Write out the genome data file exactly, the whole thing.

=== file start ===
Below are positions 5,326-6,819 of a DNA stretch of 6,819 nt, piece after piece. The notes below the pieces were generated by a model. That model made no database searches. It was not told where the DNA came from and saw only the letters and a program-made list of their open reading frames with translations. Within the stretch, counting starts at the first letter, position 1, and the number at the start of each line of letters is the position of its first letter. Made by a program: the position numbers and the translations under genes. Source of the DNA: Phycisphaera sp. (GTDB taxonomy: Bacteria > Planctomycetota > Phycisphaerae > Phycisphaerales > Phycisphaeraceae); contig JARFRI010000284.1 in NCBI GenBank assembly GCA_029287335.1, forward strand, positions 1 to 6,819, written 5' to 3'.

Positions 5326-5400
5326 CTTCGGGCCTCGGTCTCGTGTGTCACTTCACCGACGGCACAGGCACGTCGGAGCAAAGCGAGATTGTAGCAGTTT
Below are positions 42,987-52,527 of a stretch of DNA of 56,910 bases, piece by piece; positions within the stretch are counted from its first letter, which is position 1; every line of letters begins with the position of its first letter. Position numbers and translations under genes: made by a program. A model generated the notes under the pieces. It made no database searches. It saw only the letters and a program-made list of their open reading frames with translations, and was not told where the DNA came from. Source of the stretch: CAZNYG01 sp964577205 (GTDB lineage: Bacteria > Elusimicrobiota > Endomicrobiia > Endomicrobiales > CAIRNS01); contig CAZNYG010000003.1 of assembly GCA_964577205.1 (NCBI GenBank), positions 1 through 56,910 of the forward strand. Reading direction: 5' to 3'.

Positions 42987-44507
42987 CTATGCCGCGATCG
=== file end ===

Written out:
Below are positions 5,326-6,819 of a DNA stretch of 6,819 nt, piece after piece. The notes below the pieces were generated by a model. That model made no database searches. It was not told where the DNA came from and saw only the letters and a program-made list of their open reading frames with translations. Within the stretch, counting starts at the first letter, position 1, and the number at the start of each line of letters is the position of its first letter. Made by a program: the position numbers and the translations under genes. Source of the DNA: Phycisphaera sp. (GTDB taxonomy: Bacteria > Planctomycetota > Phycisphaerae > Phycisphaerales > Phycisphaeraceae); contig JARFRI010000284.1 in NCBI GenBank assembly GCA_029287335.1, forward strand, positions 1 to 6,819, written 5' to 3'.

Positions 5326-5400
5326 CTTCGGGCCTCGGTCTCGTGTGTCACTTCACCGACGGCACAGGCACGTCGGAGCAAAGCGAGATTGTAGCAGTTT
Below are positions 42,987-52,527 of a stretch of DNA of 56,910 bases, piece by piece; positions within the stretch are counted from its first letter, which is position 1; every line of letters begins with the position of its first letter. Position numbers and translations under genes: made by a program. A model generated the notes under the pieces. It made no database searches. It saw only the letters and a program-made list of their open reading frames with translations, and was not told where the DNA came from. Source of the stretch: CAZNYG01 sp964577205 (GTDB lineage: Bacteria > Elusimicrobiota > Endomicrobiia > Endomicrobiales > CAIRNS01); contig CAZNYG010000003.1 of assembly GCA_964577205.1 (NCBI GenBank), positions 1 through 56,910 of the forward strand. Reading direction: 5' to 3'.

Positions 42987-44507
42987 CTATGCCGCGATCG